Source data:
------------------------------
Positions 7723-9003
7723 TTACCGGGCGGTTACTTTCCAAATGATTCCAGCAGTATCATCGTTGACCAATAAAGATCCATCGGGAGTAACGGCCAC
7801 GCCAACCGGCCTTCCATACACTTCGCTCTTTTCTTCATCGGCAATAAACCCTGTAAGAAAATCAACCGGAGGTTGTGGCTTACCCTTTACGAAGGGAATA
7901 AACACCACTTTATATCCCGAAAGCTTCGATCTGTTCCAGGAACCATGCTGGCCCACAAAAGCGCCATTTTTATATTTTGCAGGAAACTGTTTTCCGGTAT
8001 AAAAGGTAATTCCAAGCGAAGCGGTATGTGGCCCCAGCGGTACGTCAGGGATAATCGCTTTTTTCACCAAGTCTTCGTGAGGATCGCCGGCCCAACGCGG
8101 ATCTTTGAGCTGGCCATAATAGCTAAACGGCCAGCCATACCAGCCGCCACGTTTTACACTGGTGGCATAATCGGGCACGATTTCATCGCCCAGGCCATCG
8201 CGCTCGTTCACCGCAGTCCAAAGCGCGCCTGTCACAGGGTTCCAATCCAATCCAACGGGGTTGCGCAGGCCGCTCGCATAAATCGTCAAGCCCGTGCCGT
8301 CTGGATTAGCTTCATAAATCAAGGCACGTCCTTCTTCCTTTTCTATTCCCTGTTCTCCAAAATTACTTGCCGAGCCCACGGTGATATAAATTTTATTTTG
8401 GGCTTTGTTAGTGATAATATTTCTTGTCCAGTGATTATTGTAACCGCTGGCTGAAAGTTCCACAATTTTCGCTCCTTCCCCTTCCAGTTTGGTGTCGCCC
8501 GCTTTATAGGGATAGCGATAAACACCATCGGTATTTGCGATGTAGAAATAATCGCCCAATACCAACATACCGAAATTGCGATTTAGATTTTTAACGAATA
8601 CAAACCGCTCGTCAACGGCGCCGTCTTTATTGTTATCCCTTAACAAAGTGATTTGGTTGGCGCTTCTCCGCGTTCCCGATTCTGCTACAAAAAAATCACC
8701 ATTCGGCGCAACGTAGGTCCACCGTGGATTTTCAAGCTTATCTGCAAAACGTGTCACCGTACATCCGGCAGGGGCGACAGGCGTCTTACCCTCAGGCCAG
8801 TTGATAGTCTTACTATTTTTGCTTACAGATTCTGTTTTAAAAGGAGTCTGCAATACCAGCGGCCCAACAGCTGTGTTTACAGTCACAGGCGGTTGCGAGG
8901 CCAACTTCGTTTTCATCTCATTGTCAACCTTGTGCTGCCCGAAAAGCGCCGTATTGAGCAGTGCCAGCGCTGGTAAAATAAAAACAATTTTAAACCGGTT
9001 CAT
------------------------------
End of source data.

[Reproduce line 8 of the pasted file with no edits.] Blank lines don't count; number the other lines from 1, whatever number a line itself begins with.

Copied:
8301 CTGGATTAGCTTCATAAATCAAGGCACGTCCTTCTTCCTTTTCTATTCCCTGTTCTCCAAAATTACTTGCCGAGCCCACGGTGATATAAATTTTATTTTG